Always at The Carlyle is now playing in limited release at the Hot Docs Ted Rogers Cinema in Toronto, tickets and showtimes can be found right here.

Review: 22 Chaser

July 6, 2018

By John Corrado

★★½ (out of 4)

Set in the seedy underground world of Toronto tow-truck drivers, 22 Chaser follows Ben (Brian J. Smith), a driver for the Jackrabbit towing company who is trying to make an honest living, but is stuck doing by-law duty and finds himself struggling to support his wife (Tiio Horn) and their young son (Jack Fulton).

The real money is in being a “chaser,” the sleazy drivers who operate on the edges of the law, listening to police scanners and racing each other to traffic accidents, trying to be the first truck on the scene to bring the damaged vehicles to body shops that give them kickbacks in cash.

When Ben promises to buy his son a several hundred dollar bike for his birthday, and gets money from a crooked cop (Aidan Devine) who moonlights as a loan shark but isn’t happy waiting to be paid back, his only hope is to become a chaser. But this puts him in direct competition with the other chasers who patrol the streets, including his ethically shaky co-worker Sean (Aaron Ashmore), who is trying to weasel his way into Ben’s family life, as well as the independent driver Wayne (Raoul Trujillo), a lone wolf whose loyalties lie with no one.

Made with the help of the Canadian Film Centre, 22 Chaser is the promising feature debut of filmmaker Rafal Sokolowski, following several short films. While the story is admittedly clichéd at times, and the overall outcome is fairly predictable, this is a thoroughly watchable and decently entertaining Toronto thriller that has enough going for it to make it worth a look.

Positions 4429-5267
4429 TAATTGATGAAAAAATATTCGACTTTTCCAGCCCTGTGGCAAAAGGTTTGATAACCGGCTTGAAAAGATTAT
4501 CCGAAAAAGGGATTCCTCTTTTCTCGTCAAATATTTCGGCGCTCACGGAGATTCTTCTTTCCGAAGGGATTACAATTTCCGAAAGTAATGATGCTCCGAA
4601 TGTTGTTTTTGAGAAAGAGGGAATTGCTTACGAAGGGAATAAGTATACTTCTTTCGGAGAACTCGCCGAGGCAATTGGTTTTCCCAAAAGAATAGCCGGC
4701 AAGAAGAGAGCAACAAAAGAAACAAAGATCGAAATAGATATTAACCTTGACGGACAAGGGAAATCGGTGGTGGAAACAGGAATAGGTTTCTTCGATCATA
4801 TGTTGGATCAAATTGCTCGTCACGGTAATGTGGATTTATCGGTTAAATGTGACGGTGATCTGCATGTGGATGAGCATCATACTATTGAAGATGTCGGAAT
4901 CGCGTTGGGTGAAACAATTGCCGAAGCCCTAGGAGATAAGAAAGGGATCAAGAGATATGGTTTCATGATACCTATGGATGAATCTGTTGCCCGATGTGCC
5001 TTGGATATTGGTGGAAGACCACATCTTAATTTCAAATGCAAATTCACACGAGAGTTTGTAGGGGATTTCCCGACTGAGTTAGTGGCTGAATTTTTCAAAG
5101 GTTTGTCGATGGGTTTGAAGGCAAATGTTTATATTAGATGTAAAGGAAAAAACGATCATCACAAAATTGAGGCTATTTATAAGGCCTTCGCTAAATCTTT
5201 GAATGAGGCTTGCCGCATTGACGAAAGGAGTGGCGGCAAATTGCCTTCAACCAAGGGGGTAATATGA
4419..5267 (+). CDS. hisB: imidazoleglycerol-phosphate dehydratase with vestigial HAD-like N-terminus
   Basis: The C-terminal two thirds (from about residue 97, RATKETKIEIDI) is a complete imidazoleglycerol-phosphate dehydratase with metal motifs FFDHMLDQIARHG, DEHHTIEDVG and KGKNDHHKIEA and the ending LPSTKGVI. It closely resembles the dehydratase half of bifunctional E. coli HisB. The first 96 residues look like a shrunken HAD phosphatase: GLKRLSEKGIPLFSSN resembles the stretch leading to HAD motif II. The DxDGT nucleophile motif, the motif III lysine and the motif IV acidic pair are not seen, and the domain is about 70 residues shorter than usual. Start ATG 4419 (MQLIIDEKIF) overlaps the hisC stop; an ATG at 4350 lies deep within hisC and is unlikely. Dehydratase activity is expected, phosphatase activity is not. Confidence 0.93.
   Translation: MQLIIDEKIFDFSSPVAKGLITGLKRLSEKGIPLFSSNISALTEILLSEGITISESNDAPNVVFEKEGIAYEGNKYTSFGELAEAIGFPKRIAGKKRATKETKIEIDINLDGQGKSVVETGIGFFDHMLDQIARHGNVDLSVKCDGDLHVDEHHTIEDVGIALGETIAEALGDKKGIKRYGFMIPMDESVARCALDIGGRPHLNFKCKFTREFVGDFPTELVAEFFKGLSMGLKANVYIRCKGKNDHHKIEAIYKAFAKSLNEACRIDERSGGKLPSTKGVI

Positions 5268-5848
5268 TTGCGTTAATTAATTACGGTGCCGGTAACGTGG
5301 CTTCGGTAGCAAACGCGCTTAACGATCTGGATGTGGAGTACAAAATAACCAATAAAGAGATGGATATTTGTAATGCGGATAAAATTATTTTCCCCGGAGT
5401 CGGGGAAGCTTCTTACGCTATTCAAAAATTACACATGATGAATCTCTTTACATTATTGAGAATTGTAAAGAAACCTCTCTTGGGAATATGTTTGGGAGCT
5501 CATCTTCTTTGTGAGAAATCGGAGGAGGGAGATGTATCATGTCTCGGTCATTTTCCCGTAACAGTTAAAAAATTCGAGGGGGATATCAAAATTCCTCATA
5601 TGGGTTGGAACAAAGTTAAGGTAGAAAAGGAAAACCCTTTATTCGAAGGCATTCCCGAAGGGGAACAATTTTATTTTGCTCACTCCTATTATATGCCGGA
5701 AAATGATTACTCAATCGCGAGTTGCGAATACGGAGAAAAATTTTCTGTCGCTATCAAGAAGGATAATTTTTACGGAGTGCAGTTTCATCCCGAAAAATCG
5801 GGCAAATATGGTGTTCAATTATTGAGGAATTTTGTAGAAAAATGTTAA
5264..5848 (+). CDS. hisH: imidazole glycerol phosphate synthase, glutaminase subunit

The film moves at a good pace, and largely eschews filler at a tightly packed 85 minutes. With much of the action unfolding at night, Cabot McNenly’s attractive cinematography gives an almost noirish vibe to the film, highlighted by the steely grey skylines of The Six. Furthermore, the performances are solid across the board, and do a good job of keeping us engaged in the story.

22 Chaser is now playing in limited release at the Carlton Cinema in Toronto, and will be getting a VOD release on July 17th.

Blu-ray Review: Paul, Apostle of Christ

July 3, 2018

By John Corrado

★★★ (out of 4)

The latest in a long line of faith-based movies from Affirm Films, Paul, Apostle of Christ depicts the last days of Paul the Apostle (James Faulkner).  The film begins with him imprisoned in Rome in 67 AD, and sentenced to death by Emperor Nero, who accused Christians of burning down the city.

The story focuses on the visits that Luke the Evangelist (Jim Caviezel) paid to Paul in prison, at a time when followers of Christ were being violently persecuted.  Acting as his physician and caretaker, Luke risked his own life to write down the accounts of Paul’s life and document his time spent spreading the gospel of Jesus Christ in the early days of the Christian faith, in what would become the Acts of the Apostles.